Useful Documents Concerning Continence
Top Tips on Bladder and Bowel Issues
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Guidance for the provision of containment products for adult incontinence A consensus document 2017
Reducing variation and diversity in product provision has been an aim for many continence services, which have battled with cost pressures and distracting local challenges. Therefore, the development of the 'Guidance for the provision of containment products for adult incontinence: a consensus document 2017' contributes to levelling out variation, offers support to services when negotiating procurement and developing local best practice guidance.
The consensus document, which has been exposed to wide consultation and is part of the NHSE work on Excellence in Continence care, has received endorsement from the following organisations:
• Association for Continence Advice (ACA)
• NHS England Excellence in Continence Care (EICC) Programme Board
• RCN Continence Forum
• United Kingdom Continence Society (UKCS)
We hope you find the document useful and we welcome any feedback, which may help shape its next iteration.
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Guidance for the provision of continence containment products to children and young people A consensus document 2016
Bladder and Bowel UK launched a national guidance document about the provision of continence containment products for children and young people in September 2016. Whilst it is recognised that over 750 000 children and young people suffer bladder and bowel problems on a daily basis, access to appropriate care is patchy and inconsistent. Some areas provide a comprehensive children's continence service, while others have little more than a 'free nappy' service. The latter is a potential waste of resources to the NHS, but, can be discriminatory to those children with disabilities who are not supported to attain continence in the same way as their peers. . This also has potentially dangerous consequences as there is a risk of underlying serious and treatable co-morbidities being missed.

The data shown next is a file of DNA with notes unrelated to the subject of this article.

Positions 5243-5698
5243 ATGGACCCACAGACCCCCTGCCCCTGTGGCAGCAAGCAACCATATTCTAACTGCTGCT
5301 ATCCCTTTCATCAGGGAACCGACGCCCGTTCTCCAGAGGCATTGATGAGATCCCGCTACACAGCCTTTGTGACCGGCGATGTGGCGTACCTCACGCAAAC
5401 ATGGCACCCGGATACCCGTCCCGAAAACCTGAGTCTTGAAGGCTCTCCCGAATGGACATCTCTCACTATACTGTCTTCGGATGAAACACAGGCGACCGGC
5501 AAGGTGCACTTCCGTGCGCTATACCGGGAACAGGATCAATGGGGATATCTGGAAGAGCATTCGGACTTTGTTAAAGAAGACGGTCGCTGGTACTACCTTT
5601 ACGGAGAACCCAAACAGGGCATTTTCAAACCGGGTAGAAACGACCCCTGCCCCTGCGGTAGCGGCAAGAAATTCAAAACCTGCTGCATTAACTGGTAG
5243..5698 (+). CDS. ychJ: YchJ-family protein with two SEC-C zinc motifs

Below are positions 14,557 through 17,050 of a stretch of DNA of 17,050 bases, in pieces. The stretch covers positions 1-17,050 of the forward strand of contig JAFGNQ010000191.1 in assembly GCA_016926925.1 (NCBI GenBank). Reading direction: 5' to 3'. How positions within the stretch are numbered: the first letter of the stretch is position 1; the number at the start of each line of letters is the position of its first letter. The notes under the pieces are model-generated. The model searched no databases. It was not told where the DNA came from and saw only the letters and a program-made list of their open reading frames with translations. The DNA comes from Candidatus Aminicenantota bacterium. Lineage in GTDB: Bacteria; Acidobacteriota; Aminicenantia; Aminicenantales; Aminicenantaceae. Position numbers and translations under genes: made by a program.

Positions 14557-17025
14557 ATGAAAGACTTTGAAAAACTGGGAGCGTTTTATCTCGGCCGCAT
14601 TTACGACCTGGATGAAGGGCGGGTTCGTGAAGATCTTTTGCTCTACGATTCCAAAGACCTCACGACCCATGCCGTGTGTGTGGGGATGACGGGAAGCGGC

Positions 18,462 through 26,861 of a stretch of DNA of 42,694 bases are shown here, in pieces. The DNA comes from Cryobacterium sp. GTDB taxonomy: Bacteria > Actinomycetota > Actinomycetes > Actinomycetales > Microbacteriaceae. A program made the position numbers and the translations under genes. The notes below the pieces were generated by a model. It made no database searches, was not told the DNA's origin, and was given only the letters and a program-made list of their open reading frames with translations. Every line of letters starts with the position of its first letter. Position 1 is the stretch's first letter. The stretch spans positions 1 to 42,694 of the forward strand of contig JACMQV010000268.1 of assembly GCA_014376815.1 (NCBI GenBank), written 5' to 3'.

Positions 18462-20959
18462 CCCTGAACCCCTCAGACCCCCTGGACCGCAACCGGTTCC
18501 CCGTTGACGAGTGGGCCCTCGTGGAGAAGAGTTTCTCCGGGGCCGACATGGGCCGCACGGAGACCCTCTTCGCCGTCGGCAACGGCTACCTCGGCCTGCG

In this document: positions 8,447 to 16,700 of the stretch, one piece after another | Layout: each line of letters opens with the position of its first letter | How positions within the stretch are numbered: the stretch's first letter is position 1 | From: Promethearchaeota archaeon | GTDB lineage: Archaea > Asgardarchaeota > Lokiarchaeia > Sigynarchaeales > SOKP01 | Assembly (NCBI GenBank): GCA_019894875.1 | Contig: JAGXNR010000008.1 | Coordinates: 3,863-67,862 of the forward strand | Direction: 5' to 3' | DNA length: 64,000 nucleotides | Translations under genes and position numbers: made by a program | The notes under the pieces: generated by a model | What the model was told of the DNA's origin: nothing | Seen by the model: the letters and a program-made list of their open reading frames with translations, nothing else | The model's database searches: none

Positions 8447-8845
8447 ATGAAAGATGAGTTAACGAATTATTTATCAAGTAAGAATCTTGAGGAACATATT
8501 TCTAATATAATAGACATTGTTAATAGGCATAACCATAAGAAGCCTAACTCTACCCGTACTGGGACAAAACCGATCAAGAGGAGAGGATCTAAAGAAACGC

The guidance document was developed by clinicians with expertise in children's continence, combining consensus of best practice with available evidence and was extensively reviewed. It has been approved by a number of national organisations and aims to facilitate a consistent and equitable approach to the provision of continence containment products.
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